They tell us we all benefit from made in China products, but how true is this? They act as if China were the only game in town and no other country could manufacture our goods. Are we to assume that attaching logic units into iPad frames is beyond the ability of people from Mexico, Vietnam , Bangladesh or even the USA?
Of course it is not, but Apple does not say this, after all they have to keep the communists happy and the way to do this is through job creation. Thus companies convince us that we must engage China, although it is not entirely true.
As a matter of fact, Chinese imports to the US contributed very little to our economy and GDP (1). In other words, if we cut off all trade to China, the impact would not be tremendous.
Big business propagates the “we need China” myth in order to pad their pockets. They hand over our most sensitive secrets as they convince us that China is not that bad. The ditch US businesses are digging will pave the way to our economic demise.
But what about our government, the one that’s looking out for our best interests? They are similarly positioned. Fearful of offending both China and big business, Washington is happy to watch China siphon off our competitive edge. Rather than call the Chinese on this, Washington prefers to “engage them” and hope for the best.
What Can US Citizens Do?
While no one wants a trade war, America has to stand up for itself. After all, what good does free trade do us if we doom our economy in the process?
Clyde Prestowitz argues that we are playing tennis while China is playing football (2). We assume that the Chinese will abide by the rules of the game, but do not know the game they are playing.
He says that among other things the US must get even with China. In other words, we have to play by the rules of their game. If China steals from us, then there have to be consequences. Unequal trade barriers need to be destroyed or dealt with in kind and our government needs to push for this.
As for us, we can vote with our pocket books and support those politicians willing to get tough on China.
First off, you can inspect your stock portfolio for Chinese companies and decide if you want to support them. Many of those companies are actually owned by the state or communist party and benefit from IP theft. Pulling your money from those stocks will send a clear message. You can also do the same with any mutual funds you own. Tell your broker that you do not wish to support Chinese companies listed in the US and rid your portfolio of them.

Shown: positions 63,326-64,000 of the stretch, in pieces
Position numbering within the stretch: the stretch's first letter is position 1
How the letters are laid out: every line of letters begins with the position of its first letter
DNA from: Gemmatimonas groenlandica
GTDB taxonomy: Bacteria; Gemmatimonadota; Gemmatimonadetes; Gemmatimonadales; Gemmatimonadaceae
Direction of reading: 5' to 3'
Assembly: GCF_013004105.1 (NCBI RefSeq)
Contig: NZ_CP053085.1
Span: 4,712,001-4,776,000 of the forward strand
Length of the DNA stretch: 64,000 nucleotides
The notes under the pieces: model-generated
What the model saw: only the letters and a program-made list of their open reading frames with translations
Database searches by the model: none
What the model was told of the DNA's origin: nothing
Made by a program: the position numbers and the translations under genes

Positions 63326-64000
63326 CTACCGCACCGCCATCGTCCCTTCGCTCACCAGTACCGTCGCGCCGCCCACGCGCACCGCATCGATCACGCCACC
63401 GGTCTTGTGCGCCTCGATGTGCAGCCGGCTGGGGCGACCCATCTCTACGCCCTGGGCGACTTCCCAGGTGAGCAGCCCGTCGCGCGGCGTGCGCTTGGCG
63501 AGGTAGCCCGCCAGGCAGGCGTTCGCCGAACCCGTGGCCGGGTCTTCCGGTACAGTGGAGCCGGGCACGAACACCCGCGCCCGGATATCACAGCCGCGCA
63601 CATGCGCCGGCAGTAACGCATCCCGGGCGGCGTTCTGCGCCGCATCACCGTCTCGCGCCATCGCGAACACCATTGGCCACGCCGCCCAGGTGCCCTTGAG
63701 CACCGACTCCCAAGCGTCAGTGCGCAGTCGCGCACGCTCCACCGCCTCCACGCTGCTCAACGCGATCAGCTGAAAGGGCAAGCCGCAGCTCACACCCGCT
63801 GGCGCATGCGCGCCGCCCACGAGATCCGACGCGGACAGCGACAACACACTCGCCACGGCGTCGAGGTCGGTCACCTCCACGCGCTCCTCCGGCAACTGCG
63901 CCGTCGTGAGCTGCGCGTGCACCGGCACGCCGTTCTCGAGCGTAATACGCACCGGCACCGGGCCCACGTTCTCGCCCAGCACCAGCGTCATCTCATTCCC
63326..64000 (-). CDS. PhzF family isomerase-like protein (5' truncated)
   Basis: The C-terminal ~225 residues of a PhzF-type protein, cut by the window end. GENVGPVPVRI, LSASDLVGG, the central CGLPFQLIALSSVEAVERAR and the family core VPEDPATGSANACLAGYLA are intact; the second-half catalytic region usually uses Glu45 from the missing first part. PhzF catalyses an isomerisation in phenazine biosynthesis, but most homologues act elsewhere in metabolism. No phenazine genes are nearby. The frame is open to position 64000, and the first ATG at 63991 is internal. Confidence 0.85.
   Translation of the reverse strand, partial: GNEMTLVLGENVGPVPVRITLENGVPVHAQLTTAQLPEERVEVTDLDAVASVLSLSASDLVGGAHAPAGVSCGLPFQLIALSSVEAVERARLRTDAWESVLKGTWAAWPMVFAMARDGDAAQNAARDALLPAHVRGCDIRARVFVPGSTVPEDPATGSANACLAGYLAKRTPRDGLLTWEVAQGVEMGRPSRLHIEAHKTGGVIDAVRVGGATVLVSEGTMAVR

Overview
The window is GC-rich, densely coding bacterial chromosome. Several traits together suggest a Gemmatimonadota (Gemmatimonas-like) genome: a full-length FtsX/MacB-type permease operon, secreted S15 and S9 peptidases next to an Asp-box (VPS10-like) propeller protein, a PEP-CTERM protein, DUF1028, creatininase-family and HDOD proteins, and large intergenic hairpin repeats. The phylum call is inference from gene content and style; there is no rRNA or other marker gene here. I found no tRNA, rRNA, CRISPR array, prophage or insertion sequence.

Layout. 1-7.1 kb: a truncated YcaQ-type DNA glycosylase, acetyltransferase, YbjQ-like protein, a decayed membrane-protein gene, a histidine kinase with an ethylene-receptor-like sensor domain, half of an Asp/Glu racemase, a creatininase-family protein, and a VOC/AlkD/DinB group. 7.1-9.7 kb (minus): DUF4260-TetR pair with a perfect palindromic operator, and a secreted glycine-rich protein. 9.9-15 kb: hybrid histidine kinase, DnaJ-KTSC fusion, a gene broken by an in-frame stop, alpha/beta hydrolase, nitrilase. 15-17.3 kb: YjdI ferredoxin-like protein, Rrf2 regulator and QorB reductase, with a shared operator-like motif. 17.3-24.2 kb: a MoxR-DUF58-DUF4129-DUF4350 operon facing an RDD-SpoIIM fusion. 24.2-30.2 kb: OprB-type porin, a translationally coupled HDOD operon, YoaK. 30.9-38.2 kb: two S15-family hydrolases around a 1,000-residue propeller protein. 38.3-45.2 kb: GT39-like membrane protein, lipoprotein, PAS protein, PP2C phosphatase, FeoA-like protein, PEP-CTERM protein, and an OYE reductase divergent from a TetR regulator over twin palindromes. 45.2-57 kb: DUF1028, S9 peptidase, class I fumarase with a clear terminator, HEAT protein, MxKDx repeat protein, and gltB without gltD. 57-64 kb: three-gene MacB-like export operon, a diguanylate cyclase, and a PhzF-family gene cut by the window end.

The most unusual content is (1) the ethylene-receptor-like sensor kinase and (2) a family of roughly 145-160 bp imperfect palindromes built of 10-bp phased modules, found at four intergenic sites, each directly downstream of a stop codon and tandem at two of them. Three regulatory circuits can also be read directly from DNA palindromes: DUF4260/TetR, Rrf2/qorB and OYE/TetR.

You can also send letters to companies such as Microsoft and GE explaining that you disagree with their politics. Off-shore research and development is not beneficial to the US and our workforce. Tell them that you do not want your investment dollars to fund Chinese technology theft.
You can also support a congressman like Mike Rogers, who has historically been tough on China. Let your representatives know how you feel and that you are worried about US prosperity.
Confronting China May Not Be the Best Idea
Big business warns us that confronting China will cause a trade war and others say tread lightly because Beijing holds so much debt.
What they are suggesting is that we continue with the status quo. The harsh truth, however, is that we have two options. We can wait, allow China to steal and watch our competitive position wither away, or take action.
If we follow the first path, we may lose so much that we are in no position to bargain; if we act, we may be able to force change. By doing nothing, however, we send a strong message to Beijing that we tacitly approve of what they are doing and consider it little more than a “China tax” we must pay.
Let’s hope that if and when we confront the Chinese, they act more responsibly then they did in the past. After all, it only takes one vocal person to question the status quo and demand change.